From The Denver Post “Denver mayor sparks Super Bowl chile battle“
A friendly Super Bowl bet between the mayors of Seattle and Denver is causing a stir in New Mexico.
If the Seahawks win Sunday, Denver Mayor Michael Hancock has wagered a few things he says are indicative of his city. Among them: handmade skis, a hoodie and a sampling of Denver’s “amazing green chile.”
Chile from the Mile High City?
The question has fired up New Mexicans, resulting in a flurry of social media posts on New Mexico’s long history with the hot peppers.
Chile is the state vegetable and the basis of the official state question—”Red or green?” A state law even has been passed to protect the spicy reputation of New Mexico peppers by targeting impostors everywhere from roadside stands to grocery stores.
Sometimes I come across chile that has a good taste besides heat, most of the time its just heat and ruins the dish. So I am not a fan.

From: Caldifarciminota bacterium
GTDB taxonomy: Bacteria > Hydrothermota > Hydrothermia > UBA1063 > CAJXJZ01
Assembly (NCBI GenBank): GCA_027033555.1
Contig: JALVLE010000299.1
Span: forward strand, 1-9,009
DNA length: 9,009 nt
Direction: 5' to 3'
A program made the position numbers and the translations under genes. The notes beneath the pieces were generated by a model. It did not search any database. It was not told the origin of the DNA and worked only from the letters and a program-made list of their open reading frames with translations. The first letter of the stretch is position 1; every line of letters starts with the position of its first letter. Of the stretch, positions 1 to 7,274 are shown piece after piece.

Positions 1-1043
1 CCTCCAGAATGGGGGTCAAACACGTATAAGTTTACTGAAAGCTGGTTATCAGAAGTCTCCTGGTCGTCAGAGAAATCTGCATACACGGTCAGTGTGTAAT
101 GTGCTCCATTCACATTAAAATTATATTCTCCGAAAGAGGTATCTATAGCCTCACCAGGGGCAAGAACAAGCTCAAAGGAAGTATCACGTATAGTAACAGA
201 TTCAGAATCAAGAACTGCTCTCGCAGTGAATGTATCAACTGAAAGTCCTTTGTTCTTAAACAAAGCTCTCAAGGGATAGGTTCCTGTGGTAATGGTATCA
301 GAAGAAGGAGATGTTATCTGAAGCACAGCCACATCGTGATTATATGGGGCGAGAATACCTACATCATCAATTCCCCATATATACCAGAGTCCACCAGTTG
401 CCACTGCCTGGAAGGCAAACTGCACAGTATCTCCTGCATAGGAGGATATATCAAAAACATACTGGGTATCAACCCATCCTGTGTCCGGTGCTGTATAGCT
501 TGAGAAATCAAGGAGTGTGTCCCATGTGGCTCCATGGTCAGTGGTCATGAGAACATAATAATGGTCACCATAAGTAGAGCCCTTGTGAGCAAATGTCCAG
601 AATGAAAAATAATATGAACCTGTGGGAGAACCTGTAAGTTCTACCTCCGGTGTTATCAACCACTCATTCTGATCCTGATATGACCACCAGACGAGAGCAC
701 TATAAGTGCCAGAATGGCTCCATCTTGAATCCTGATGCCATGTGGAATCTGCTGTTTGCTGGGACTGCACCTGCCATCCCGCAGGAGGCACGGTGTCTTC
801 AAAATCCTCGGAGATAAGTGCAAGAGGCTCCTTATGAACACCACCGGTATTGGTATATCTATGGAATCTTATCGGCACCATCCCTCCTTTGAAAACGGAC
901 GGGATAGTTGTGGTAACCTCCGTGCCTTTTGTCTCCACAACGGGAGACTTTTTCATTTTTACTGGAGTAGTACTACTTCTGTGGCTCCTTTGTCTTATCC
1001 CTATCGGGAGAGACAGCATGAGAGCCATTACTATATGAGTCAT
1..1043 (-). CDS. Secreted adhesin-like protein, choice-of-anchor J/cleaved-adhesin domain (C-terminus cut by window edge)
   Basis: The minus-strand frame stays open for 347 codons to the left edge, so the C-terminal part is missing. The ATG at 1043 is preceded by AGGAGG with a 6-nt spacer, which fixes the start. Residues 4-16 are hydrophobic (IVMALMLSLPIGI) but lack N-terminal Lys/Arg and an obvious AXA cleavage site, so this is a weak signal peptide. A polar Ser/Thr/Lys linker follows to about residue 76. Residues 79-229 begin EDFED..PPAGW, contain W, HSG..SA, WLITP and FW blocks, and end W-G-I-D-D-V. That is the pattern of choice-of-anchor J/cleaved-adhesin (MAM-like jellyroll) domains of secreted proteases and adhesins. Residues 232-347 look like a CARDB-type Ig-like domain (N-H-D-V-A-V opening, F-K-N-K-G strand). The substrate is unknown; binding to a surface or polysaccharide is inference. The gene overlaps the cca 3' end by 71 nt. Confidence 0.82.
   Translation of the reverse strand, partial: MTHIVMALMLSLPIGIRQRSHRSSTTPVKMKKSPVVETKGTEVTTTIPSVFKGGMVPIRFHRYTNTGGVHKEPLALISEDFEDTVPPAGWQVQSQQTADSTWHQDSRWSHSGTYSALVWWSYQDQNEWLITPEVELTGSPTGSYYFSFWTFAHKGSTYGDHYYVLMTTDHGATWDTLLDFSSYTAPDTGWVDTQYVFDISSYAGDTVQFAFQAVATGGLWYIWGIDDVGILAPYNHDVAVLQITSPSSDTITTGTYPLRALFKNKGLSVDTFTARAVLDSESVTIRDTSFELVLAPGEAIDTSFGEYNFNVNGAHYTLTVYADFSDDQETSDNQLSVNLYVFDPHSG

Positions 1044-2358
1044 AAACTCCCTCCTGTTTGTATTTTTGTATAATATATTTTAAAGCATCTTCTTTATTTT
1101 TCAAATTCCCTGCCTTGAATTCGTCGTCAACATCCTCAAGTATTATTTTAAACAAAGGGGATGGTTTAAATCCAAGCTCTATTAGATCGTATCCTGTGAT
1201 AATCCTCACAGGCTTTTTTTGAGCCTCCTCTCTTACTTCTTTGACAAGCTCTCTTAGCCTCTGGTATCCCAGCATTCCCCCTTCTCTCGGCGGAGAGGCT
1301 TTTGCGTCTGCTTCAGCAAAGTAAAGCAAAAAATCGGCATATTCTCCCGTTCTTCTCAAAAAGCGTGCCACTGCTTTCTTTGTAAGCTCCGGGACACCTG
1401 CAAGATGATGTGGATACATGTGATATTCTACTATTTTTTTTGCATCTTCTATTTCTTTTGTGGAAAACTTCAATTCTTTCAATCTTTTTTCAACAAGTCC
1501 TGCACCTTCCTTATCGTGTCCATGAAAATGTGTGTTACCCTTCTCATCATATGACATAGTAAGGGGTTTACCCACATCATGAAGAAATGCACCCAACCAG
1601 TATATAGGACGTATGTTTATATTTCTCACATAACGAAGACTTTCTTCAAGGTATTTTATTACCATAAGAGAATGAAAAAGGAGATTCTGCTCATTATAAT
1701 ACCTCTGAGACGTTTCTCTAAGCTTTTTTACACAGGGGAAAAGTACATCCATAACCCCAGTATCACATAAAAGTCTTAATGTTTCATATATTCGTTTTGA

It’s a comedy. And graphic.
From the wikipedia plot description of “A Million Ways To Die In The West“.
Albert (Seth MacFarlane) is a sheep farmer who lacks courage, loses his beloved girlfriend (Amanda Seyfried) as a result of his withdrawal from a duel. He soon meets another lady (Charlize Theron), and discovers his bravery and confidence. The herder soon realizes his true potential when the lady’s spouse (Liam Neeson), an infamous criminal, demands payback.
From reuters “Intel to reduce global workforce by five percent in 2014“
Intel Corp plans to reduce its global workforce of 107,000 by about 5 percent this year as the chipmaker, struggling with falling personal-computer sales, shifts focus to faster-growing areas, a company spokesman said on Friday.
The announcement, equivalent to over 5,000 positions, comes a day after Intel posted a fourth-quarter earnings report that did little to dispel concerns about a slowing PC industry.
“This is part of aligning our human resources to meet business needs,” spokesman Chris Kraeuter told Reuters on Friday.
The job reductions may include early retirement, attrition and other options, Kraeuter added. He declined to say whether details of the changes had been announced internally.